A Year Around the Hill:
On the first Saturday of the month there will be an exploratory morning for young people (and older ones!) to see how they can discover the way that our hill changes over the year.
Meet at the orchard gate of Knucklas Castle site at 10.30, until 12.00.
For further details, contact Frances: 01588 640 525
PLAN FOR THE YEAR
January 6th: Waking the Trees: preparing for Wassail/making rattles
February 3rd: Shapes and Shadows: tracing the lines of the castle in the land/drawing and making the hill in clay
March 3rd: Leaping Life: What’s growing? Animal tracks/Preparing the allotment Broad beans and sweet pea planting
April 7th: Spring in to Blossom: The flowering trees/planting the allotment
May 5th: Into the greenwood: Celebrating the May blossom, May month and making May crowns/Planting the allotment
June 2nd: Myth and mystery: Stories old and new, including In the Shadow of Knucklas Castle and making some stories of our own.Preparing for Allotment Day.
July 7th: Solstice: The year pauses at its height: celebration of the longest day of the year. Allotment work.
August 4th: Out of the landscape: the art within: making with stone, clay, pigment. Allotment work.
September 1st: Pause for thought: Dreaming and planning. Where on the hill is your favourite place to dream?
October 6th: Harvest Home: 10 (or more!!) things to do with apples/preparation for Apple Day. Allotment harvest and tidying.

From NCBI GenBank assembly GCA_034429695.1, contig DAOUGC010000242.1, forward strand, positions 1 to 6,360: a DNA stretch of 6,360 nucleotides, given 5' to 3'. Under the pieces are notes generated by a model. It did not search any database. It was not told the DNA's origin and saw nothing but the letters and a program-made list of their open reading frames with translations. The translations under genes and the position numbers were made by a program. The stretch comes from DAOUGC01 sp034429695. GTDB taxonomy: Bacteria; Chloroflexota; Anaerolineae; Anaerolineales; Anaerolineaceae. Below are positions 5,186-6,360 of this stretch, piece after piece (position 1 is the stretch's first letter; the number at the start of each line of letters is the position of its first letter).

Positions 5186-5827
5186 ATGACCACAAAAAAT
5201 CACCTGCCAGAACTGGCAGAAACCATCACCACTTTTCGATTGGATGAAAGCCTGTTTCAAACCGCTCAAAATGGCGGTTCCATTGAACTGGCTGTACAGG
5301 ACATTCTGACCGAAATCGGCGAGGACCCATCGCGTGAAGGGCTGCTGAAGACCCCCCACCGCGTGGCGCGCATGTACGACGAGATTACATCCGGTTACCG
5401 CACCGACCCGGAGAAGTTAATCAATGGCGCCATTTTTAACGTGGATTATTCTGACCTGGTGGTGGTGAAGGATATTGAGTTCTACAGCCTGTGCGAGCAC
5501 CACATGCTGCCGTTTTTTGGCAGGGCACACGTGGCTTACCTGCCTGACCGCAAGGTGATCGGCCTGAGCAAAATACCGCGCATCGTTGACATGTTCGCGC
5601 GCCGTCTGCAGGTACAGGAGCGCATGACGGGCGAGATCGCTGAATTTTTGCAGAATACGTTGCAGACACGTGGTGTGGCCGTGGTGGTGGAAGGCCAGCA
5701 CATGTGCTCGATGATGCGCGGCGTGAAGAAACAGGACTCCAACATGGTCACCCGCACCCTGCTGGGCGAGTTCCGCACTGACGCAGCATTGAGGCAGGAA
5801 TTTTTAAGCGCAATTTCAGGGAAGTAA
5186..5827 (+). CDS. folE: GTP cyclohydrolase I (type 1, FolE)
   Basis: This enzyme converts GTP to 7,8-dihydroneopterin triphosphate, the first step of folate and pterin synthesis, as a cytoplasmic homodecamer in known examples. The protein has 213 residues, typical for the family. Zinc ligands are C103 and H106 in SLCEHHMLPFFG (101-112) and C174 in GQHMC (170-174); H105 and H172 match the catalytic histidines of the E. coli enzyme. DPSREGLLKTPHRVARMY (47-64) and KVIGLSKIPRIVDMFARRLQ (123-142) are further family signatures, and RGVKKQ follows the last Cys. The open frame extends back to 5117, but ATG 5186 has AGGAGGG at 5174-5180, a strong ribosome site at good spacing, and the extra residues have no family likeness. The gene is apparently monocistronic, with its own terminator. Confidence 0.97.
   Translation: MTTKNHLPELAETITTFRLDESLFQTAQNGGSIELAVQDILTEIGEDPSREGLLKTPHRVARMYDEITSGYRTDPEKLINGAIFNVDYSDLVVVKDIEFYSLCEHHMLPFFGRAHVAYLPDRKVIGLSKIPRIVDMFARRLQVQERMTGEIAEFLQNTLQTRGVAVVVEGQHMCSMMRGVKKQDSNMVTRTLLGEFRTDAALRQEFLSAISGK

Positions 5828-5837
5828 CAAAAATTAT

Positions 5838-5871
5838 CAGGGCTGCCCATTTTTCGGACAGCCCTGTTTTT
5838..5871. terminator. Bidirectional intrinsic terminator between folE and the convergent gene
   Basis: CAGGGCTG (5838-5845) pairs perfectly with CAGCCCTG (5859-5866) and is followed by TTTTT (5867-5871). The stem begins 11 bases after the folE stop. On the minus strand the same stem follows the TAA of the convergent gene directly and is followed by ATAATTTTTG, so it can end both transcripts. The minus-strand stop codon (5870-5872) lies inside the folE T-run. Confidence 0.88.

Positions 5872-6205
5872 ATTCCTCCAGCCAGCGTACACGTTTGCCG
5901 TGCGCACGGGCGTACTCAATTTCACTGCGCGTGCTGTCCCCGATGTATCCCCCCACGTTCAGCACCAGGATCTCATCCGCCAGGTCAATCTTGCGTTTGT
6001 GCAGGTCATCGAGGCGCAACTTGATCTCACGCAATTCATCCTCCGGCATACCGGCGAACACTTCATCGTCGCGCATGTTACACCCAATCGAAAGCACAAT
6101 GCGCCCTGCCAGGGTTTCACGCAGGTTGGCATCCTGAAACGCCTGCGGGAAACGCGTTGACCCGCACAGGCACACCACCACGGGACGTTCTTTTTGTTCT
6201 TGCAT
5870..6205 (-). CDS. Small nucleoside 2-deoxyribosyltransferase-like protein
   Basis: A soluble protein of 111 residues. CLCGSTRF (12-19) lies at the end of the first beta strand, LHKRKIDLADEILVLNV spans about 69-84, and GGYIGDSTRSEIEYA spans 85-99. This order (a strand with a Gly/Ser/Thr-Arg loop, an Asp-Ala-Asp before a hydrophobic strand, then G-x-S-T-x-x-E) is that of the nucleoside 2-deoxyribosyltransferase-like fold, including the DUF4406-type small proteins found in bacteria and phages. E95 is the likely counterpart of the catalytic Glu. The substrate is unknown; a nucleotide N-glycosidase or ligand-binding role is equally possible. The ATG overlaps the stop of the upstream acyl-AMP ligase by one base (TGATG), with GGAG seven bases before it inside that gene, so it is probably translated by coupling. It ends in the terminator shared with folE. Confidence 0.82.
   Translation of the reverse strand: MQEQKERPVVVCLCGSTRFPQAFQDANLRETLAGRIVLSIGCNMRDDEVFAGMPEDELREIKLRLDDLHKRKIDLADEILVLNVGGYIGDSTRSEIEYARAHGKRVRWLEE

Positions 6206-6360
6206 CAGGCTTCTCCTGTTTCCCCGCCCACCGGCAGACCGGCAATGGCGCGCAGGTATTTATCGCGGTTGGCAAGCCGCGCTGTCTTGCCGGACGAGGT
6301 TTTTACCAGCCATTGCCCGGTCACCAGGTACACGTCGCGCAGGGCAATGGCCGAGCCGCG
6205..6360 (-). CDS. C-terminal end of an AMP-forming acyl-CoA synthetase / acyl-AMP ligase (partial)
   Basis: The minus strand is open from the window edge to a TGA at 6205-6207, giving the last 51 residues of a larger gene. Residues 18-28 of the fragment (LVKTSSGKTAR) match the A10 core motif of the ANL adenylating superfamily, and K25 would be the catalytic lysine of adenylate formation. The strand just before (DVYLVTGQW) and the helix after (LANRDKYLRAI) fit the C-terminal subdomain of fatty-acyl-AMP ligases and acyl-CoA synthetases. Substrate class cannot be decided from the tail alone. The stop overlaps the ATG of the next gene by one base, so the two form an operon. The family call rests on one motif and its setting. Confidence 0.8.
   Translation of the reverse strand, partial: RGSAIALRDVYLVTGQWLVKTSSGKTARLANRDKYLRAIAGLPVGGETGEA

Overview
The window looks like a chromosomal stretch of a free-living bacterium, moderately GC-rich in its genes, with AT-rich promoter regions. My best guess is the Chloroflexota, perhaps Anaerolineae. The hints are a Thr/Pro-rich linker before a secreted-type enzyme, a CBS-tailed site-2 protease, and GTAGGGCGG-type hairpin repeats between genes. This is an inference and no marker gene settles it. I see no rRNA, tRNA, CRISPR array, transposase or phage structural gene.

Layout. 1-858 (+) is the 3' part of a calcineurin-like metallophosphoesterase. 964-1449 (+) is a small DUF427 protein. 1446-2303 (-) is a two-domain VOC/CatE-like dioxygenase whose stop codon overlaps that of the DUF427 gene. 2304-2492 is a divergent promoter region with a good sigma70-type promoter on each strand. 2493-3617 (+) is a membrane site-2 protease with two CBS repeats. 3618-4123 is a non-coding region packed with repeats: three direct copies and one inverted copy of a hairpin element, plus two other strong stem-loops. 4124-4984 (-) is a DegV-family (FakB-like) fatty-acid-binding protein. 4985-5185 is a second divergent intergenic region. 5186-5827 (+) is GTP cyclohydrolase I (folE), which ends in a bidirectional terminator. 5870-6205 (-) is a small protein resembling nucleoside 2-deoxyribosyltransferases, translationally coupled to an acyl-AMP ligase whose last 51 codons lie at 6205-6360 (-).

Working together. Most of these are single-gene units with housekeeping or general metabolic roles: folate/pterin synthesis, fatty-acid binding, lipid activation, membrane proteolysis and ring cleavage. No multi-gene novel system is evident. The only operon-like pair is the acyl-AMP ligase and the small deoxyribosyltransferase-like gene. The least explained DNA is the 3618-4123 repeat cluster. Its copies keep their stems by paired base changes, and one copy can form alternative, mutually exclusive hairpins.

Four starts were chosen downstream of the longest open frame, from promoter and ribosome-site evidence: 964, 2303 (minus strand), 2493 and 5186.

November 3rd: Frost and Fire: Clearing the allotment/Make do and mend: fences, paths, pruning/bonfires
December 1st: Sleeping Hill: Winter work: Resting the allotment. Hibernating creatures.
On the first Saturday of the year, a small band of us met in high winds and freezing rain and explored the hill, finding some damage from the storms, shards of ice caught in the bracken, and beautiful striped snail shells amongst the ant hills. (We also discovered that there are so many ant hills you could almost jump your way across them to the summit…now there’s a challenge!) It was good to see that the bird boxes, and the trees supporting them, seemed to be undamaged, ready for this year’s nests.
At the top, we found ice in a cauldron and muddy slopes perfect for rolling down. We talked about the way the hill offered such natural protection and would have made vulnerable any marauders attempting an attack on the castle. We could see the threads below connecting us to the larger world: the river, the roads, the railway.
Running back down the hill to keep warm, we found in the orchard cooking apples, eating apples, cider apples, pear trees – and a medlar with some fruits still hanging on the branches. These were the exact colour of the cauldron at the top. We talked about the Wassail coming up, how Wassail is a well-wishing meaning “Be thou whole”, and the noisy procession we’d make to scare away the spirits that might harm this year’s harvest.
A sleeping hill, but we could see lichen, moss, tiny berries down in the grass – a sleeping hill, gradually waking.
…and the rain continues with a bitter edge, but the cauldron at the top of the hill is full of water now, not ice. The Wassail has shaken up the spirits and last week the bird boxes were cleaned and fixed: only one fallen, and a number of nests; one egg (a relic of last year).
There is vivid orange-red fungus on some of the fallen wood, shocking colour amongst all the grey. The slopes are scattered with grey stone, clean and sharp, as if the bones of the hill are emerging. The whitest wool catches your eye, twisted on wire and branches.
We talk about preparations for the family allotment: weeding ready for March planting, getting broad beans and sweet peas started. It is a way of dreaming our way into the growing year. Does Hetty the hen, lone queen of the hill, need a companion – and a hen party? Will we be able to replace the shed?
Our next A Year Around the Hill session is
Sat. 3rd March 10.30 – 12.00